has the right to object. However, such right is a mere privilege which can b waived. Necessarily, the objection must be made at the earliest opportunity, lest silence when there is opportunity to speak may operate a a waiver of objections. BA has precisely failed in this regard. To compound matters for BA, its counsel failed, not only to interpose a timely objection, but even conducted his own cross-examination as well. 6. REMEDIAL LAW; EVIDENCE; FACTUAL FINDINGS OF THE TRIAL COURT AFFIRMED BY THE COURT OF APPEALS, ENTITLED TO GREAT RESPECT. — Needless to say, factual findings of the trial court, as affirmed by the Court of Appeals, are entitled to great respect. Since the actual value of the luggage involved appreciation of evidence, a task within the competence of the Court of Appeals, its ruling regarding the amount is assuredly a question of fact, thus, a finding not reviewable by this Court. 7. ID.; ACTIONS; THIRD-PARTY COMPLAINT, NATURE. — In Firestone Tire and Rubber Company of the Philippines v. Tempengko , we expounded on the nature of a third-party complaint thus: "The third-party complaint is, therefore, a procedural device whereby a 'third party' who is neither a party nor privy to the act or deed complained of by the plaintiff may be brought into the case with leave of court, by the defendant who acts as third-party plaintiff to enforce against such third-party defendant a right for contribution, indemnity, subrogation or any other relief, in respect of the plaintiff's claim. The third-party complaint is actually independent of and separate and distinct from the plaintiff's complaint. Were it not for this provision of the Rules of Court, it would have to be filed independently and separately from the original complaint by the defendant against the third- party. But the Rules permit defendant to bring in a third-party defendant o so to speak, to litigate his separate cause of action in respect of plaintiff's claim against a third party in the original and principal case with the object of avoiding circuitry of action and unnecessary proliferation of law suits and of disposing expeditiously in one litigation the entire subject matter arising from one particular set of facts. 8. CIVIL LAW; COMMON CARRIERS; AIRLINE'S CONTRACT OF CARRIAGE; CARRIAGE PERFORMED BY SUCCESSIVE CARRIER, REGARDED AS SINGLE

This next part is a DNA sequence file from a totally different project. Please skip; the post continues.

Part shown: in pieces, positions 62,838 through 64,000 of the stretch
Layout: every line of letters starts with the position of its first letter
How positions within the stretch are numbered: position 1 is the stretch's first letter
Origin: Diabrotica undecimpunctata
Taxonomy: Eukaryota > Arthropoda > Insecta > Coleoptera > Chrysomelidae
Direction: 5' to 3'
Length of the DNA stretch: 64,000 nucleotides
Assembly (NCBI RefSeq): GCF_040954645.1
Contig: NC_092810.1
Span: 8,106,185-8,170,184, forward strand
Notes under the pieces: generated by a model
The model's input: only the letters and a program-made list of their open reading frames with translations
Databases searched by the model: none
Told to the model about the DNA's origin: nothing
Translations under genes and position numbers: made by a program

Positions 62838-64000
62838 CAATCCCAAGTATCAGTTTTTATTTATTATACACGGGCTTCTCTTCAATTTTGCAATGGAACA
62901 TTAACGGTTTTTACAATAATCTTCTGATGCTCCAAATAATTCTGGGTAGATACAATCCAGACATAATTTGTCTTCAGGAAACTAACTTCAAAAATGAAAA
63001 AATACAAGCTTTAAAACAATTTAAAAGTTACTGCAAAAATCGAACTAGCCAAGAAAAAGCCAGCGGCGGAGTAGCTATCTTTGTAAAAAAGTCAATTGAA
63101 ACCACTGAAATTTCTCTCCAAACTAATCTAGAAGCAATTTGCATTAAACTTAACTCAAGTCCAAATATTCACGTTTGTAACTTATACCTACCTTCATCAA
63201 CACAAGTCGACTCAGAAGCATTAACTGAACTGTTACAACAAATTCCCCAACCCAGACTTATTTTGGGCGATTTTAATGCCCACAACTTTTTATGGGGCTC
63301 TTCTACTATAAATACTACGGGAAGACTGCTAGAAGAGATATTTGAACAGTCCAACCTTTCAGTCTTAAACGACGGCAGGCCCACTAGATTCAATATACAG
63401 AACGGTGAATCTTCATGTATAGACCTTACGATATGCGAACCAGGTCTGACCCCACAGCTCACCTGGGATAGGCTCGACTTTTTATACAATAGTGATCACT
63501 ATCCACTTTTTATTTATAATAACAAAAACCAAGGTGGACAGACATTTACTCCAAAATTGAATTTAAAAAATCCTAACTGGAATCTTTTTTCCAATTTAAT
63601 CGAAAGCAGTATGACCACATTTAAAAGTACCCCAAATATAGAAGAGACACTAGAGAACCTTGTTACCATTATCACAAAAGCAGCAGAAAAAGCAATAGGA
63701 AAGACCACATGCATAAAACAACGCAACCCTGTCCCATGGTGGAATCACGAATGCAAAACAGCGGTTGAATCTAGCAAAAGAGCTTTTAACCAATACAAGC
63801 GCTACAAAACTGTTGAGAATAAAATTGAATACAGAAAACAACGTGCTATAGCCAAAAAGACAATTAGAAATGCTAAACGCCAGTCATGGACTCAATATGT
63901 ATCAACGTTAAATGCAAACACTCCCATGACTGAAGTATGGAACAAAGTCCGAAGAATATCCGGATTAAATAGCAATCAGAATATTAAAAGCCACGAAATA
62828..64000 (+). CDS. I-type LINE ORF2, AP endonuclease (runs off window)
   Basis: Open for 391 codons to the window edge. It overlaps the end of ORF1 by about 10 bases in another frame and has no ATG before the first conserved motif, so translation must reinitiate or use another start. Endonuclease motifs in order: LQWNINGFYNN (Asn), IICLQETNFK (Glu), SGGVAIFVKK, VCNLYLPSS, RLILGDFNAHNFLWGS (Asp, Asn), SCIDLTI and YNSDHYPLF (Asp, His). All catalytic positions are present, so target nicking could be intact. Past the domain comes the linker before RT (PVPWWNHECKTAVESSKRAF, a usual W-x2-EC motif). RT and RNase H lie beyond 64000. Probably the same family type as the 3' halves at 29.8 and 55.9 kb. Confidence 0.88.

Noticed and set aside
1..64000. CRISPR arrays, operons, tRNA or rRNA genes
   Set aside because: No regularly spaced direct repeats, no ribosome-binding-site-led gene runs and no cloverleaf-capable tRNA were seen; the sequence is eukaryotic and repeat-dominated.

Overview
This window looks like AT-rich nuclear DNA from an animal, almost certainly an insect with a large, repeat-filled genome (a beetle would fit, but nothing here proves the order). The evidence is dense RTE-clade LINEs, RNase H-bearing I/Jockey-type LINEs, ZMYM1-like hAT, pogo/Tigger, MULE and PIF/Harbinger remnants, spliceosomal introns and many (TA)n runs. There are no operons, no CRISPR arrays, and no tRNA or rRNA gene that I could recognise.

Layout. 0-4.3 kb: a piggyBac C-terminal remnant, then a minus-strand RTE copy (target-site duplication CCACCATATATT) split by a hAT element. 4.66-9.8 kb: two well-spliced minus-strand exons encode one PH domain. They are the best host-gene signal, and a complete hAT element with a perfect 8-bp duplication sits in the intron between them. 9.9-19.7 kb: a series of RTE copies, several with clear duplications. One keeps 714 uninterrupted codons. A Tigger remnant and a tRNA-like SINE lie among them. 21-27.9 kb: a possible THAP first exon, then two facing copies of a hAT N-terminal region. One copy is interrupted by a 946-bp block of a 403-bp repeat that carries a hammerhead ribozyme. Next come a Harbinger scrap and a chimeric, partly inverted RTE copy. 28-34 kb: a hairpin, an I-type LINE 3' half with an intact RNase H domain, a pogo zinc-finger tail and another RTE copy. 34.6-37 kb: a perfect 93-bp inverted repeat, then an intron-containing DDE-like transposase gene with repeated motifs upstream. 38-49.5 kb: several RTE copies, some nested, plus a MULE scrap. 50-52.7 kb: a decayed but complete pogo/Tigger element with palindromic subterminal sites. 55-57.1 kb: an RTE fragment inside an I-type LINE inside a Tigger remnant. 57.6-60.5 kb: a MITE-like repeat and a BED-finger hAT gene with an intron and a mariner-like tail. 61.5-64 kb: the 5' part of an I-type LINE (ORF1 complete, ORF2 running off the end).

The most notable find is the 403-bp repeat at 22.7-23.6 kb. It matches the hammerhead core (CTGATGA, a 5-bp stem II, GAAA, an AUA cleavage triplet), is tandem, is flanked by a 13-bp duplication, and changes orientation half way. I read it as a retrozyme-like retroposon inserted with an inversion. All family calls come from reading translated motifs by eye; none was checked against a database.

OPERATION; CARRIER ISSUING TICKET CONSIDERED THE PRINCIPAL WHILE THE OTHERS ARE SUB-CONTRACTORS OR AGENTS. — The contract of air transportation was exclusively between Mahtani and BA, the latter merely endorsing the Manila to Hongkong leg of the former's journey to PAL, as its subcontractor or agent. In fact, the fourth paragraph of the "Conditions of Contracts" of the ticket issued by BA to Mahtani confirms that the contract was one of continuous air transportation from Manila to Bombay. "4 . . . . carriage to be performed hereunder by several successive carriers is regarded as a single operation." Prescinding from the above discussion, it is undisputed that PAL, in transporting Mahtani from Manila to Hongkong, acted as the agent of BA.
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